I wrote to the webmaster of JewFAQ to correct him about this error, but I received a message saying he didn’t accept e-mails anymore. So, I will be correcting the error here so everyone can know the truth. Here is the error (bold is my emphasis):
Some people render the four-letter Name as “Jehovah,” but this pronunciation is particularly unlikely. The word “Jehovah” comes from the fact that ancient Jewish texts used to put the vowels of the Name “Adonai” (the usual substitute for YHVH) under the consonants of YHVH to remind people not to pronounce YHVH as written. A sixteenth century German Christian scribe, while transliterating the Bible into Latin for the Pope, wrote the Name out as it appeared in his texts, with the consonants of YHVH and the vowels of Adonai, and came up with the word JeHoVaH, and the name stuck.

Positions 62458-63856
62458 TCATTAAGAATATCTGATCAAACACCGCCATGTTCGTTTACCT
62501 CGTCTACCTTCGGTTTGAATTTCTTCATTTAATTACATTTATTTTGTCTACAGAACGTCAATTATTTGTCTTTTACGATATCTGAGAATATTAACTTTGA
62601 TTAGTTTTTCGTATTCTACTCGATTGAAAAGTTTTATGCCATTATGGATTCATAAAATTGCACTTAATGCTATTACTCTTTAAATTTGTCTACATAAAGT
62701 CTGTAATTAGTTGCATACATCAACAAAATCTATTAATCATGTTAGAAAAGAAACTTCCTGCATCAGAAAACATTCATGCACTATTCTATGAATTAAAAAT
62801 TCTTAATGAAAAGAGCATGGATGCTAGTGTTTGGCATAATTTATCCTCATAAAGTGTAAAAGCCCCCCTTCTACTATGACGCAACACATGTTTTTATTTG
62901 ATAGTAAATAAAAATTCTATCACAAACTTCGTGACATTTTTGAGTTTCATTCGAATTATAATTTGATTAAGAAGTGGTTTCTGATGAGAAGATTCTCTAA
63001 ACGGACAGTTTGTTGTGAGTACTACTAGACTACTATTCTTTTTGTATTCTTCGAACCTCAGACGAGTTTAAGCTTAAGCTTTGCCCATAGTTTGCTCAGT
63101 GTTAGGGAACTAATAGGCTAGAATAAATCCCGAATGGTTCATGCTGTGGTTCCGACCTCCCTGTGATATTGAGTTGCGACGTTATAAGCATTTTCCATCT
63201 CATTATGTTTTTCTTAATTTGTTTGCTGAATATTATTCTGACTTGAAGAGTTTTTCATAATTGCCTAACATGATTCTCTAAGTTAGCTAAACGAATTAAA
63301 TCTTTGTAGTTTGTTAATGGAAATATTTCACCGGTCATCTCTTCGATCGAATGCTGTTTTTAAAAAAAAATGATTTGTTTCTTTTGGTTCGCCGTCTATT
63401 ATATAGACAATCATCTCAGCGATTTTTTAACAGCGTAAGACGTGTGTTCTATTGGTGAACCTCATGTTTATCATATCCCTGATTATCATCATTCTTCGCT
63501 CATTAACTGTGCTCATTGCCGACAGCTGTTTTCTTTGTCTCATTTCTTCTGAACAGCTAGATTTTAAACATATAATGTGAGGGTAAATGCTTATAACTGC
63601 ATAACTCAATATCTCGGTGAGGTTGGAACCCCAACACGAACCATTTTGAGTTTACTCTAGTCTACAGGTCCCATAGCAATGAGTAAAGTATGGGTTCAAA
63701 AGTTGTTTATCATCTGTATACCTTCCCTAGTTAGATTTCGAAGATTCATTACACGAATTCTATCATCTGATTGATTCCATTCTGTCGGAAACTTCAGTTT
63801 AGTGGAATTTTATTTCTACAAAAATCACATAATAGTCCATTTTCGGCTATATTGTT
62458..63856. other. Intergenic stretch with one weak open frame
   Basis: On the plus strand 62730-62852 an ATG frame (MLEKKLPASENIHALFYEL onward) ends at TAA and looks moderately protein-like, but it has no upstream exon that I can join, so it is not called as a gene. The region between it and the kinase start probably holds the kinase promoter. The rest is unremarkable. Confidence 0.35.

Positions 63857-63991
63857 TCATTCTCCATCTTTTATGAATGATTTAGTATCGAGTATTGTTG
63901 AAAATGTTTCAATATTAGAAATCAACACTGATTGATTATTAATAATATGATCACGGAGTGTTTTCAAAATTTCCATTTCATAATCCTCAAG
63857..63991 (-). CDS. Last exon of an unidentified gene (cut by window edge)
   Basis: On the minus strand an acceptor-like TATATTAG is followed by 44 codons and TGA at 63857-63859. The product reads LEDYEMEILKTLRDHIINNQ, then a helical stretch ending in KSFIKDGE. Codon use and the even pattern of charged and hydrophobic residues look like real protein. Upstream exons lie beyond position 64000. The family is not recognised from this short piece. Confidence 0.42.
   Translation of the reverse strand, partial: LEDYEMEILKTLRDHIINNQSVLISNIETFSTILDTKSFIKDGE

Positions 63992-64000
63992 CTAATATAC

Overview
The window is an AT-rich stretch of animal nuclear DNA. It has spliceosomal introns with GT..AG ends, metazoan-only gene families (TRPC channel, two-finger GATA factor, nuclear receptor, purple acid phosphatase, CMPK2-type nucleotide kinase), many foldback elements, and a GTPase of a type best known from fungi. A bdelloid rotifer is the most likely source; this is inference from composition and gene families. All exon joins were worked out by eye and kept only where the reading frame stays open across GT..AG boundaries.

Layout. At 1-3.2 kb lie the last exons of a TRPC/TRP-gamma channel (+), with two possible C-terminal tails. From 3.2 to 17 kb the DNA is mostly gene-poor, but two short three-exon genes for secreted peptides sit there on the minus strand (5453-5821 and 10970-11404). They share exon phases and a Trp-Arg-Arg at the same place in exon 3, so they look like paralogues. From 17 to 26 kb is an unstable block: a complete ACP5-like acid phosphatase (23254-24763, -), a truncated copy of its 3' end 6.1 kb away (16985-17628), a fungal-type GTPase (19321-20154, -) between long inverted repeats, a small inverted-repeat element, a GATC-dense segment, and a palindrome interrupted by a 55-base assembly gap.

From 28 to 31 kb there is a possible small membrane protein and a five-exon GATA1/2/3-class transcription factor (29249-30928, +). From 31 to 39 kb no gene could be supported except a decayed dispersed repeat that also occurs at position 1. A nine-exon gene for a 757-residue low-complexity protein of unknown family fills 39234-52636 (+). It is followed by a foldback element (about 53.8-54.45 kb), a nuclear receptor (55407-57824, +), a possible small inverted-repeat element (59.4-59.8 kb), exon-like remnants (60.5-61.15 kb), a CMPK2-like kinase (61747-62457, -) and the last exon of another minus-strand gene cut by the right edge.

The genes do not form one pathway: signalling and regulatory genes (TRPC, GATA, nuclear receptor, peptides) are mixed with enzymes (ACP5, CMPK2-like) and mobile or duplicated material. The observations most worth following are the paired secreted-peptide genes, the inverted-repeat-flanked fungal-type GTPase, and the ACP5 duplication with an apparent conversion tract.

There are two errors to this, actually. One is a lack of credibility, although it dosen’t really matter since the other error is a lack of historicity. But regarding the credibility, there is no name for the scribe. One would think, for something as important as God’s Name being changed, the scribe would be given a name, but no, no name is given. So there is no way to know if what the webmaster is saying is true about this man. But as it turns out, the story is false. The real person who first translated the Name of God as “Jehovah” is Peter Galatinus, an Italian theologian. He asked his local bishop if he could translate the Sacred Scriptures, but, the bishop did not give him permission. In spite of that, he translated the Scriptures anyway, and that is where the name “Jehovah” became popular.